Ancient Roman Literature
Ancient Roman literature began sometime around 240 B.C. when a Roman audience witnessed a Latin version of a Greek play that involved adaptor Livius Andronicus who was brought to Rome as a prisoner of war during 272 B.C.
Several historians believe that Andronicus was also responsible for translating Homer’s Greek epic known as the Odyssey into a grizzled type of Latin verse referred to as the Saturnian.
The Roman Republic and its successor the Roman Empire came up with an abundance of celebrated literature which ranged from histories, poetry, and dramas to philosophical tracts, comedies, and comics.
Renowned historian Nigel Rodgers believes that Roman Literature owes a debt to the Greek more specifically to Athens, citing that Roman authors such as Catullus, Seneca, Virgil, and Cicero drew inspiration from the Greeks which developed a wide range of political and philosophical concepts.
The first Latin poet to write on a Roman tune was Gnaeus Naevius who produced an epic poem about the first Punic wars during 200 B.C.
Naevius who fought during the initial Punic battle also created dramas that were based on Roman myths and history as well as plays that were replicas of Greek originals.
Other popular poets which followed the footsteps of Naevius was Quintus Ennius who was responsible for writing the Annals which is a historical epic portraying Roman history from the establishment of Rome to his own time.
Besides that, Ennius likewise adopted a Greek dactylic known as the hexameter which later became the standard verse format for Roman epics.
Similar to Naevius, Ennius was also most famous for his tragic dramas wherein he utilized episodes from Greek history instead of concentrating too much on the Roman past.
Subsequently, he inspired the likes of Lucius Accius and Marcus Pacuvius to write Latin versions of tragic Greek plays.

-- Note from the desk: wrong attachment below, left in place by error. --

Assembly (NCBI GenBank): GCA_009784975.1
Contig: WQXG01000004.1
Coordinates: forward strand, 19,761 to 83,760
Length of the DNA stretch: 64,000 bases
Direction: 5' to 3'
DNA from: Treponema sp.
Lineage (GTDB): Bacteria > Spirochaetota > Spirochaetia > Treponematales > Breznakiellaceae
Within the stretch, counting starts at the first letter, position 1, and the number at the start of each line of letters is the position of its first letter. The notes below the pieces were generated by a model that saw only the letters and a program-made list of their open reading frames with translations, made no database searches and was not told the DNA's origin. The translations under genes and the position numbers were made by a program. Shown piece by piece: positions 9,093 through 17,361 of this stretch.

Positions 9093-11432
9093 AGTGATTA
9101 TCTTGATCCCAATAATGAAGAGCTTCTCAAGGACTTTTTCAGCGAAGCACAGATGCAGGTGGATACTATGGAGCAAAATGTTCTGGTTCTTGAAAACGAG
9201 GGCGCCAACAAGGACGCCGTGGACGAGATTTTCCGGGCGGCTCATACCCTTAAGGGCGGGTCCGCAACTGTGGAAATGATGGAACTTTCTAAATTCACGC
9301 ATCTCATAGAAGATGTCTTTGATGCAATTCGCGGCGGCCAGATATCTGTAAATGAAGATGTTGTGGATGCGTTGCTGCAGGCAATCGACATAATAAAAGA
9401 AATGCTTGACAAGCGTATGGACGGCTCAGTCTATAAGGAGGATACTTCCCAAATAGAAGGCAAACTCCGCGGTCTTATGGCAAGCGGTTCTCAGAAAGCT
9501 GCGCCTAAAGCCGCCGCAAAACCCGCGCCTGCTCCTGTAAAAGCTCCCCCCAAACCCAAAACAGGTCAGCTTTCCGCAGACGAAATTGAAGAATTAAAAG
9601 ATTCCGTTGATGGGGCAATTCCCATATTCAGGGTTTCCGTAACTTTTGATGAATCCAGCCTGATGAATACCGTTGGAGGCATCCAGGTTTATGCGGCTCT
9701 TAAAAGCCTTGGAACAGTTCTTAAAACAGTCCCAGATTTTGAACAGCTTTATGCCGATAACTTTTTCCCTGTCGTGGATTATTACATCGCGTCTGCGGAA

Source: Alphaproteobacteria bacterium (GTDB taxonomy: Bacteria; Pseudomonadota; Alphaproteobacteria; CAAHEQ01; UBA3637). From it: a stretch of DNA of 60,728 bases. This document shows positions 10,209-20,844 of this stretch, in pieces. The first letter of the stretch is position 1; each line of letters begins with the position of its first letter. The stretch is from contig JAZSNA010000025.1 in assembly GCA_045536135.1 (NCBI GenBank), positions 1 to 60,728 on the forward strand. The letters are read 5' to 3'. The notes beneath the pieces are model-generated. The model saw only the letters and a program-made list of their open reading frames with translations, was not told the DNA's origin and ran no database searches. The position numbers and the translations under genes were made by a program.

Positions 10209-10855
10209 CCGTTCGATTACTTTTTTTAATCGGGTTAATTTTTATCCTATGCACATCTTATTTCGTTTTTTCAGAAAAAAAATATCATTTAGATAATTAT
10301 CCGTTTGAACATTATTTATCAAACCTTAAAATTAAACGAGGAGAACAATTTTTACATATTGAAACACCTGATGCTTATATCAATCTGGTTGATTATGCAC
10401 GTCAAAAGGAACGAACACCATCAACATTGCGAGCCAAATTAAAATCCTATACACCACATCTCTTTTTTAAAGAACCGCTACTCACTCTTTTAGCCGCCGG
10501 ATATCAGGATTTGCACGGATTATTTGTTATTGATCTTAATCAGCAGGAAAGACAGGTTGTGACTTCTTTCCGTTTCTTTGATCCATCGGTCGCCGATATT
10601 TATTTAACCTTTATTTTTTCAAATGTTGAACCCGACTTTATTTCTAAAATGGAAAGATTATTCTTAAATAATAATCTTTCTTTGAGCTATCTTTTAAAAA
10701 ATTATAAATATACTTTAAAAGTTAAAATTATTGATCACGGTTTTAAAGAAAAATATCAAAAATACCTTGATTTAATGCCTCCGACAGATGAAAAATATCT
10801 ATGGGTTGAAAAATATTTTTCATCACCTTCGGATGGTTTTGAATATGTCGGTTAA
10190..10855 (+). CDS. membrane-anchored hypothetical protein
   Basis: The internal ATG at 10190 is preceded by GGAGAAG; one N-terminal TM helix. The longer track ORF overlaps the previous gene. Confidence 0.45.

Facts about Ancient Roman Literature
- Among the most popular works of poetry produced during the Golden Age of Roman Literature includes the epic poem entitled as the Aeneid. The poem primarily details the life of a Trojan warrior known as Aeneas and involves a variety of iconic actions in the rich history of Rome.
- Another epic poet of the Roman Literature was Horace who is widely recognized for his lyric poems known as the Odes. Horace was also known for his other works such as the Epistles and Satires as well.
- Roman Literature also showcases a wide range of historians who documented the origins of Rome. Among the most well-known Roman historians was Livy who was responsible for writing 142 chapters of history that documented everything starting from the formation of Ancient Rome up to the authority of Augustus.
- Roman dictator Julius Caesar wrote a number of historical works which included the De Bello Gallico which is a story about his military crusades in Gaul.
- The most common philosophical belief of Ancient Romans was stoicism. Stoicism educated Romans that the world was rational and well-ordered. It added that regardless of someone’s position and wealth, everyone should repeatedly seek for excellence in their respective fields.
- Ovid was the last great poet of the Golden Age. He was most famous for his work known as the Metamorphoses and his love poems. Metamorphoses tell the story of the world from the beginning to the moment when Julius Caesar was recognized as a Roman God.
- While Latin was the main language used in Roman Literature, Greek was also most common in other parts of Rome most especially in the eastern division of the Empire.
- A huge part of Roman literature was influenced and inspired by Greek Literature.
- Who is Cicero?
Cicero is a Latin poet which was known to write letters, works on philosophy, and speeches. His ideas later got him killed when opposed the beliefs of Mark Antony.
- When was the Golden Age of Roman Literature?
Roman literature reached its Golden Age from the period 81 B.C. and 17 A.D. with the emergence of talented poets such as Cicero, Ovid, Virgil, and Horace.
- How did the Golden Age of Roman Literature end?
The Golden Age started with the first known speech by Cicero and ended following the death of Ovid.
- What did the Romans write on?
Ancient Roman Literature was predominantly written on parchment and papyrus scrolls.